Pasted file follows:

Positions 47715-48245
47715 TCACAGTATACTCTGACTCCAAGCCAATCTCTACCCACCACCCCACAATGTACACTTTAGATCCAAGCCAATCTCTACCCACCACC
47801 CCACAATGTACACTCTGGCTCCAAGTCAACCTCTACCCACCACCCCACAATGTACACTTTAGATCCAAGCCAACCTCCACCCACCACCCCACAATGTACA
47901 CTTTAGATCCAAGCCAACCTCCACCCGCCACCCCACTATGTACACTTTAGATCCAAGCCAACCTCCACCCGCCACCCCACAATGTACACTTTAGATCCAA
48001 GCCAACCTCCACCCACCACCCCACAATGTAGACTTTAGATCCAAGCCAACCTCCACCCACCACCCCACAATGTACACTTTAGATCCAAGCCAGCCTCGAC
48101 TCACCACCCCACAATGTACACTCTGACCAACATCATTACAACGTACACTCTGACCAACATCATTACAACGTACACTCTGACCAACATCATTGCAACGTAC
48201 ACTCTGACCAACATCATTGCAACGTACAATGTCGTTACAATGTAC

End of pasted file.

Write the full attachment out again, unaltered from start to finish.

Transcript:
Positions 47715-48245
47715 TCACAGTATACTCTGACTCCAAGCCAATCTCTACCCACCACCCCACAATGTACACTTTAGATCCAAGCCAATCTCTACCCACCACC
47801 CCACAATGTACACTCTGGCTCCAAGTCAACCTCTACCCACCACCCCACAATGTACACTTTAGATCCAAGCCAACCTCCACCCACCACCCCACAATGTACA
47901 CTTTAGATCCAAGCCAACCTCCACCCGCCACCCCACTATGTACACTTTAGATCCAAGCCAACCTCCACCCGCCACCCCACAATGTACACTTTAGATCCAA
48001 GCCAACCTCCACCCACCACCCCACAATGTAGACTTTAGATCCAAGCCAACCTCCACCCACCACCCCACAATGTACACTTTAGATCCAAGCCAGCCTCGAC
48101 TCACCACCCCACAATGTACACTCTGACCAACATCATTACAACGTACACTCTGACCAACATCATTACAACGTACACTCTGACCAACATCATTGCAACGTAC
48201 ACTCTGACCAACATCATTGCAACGTACAATGTCGTTACAATGTAC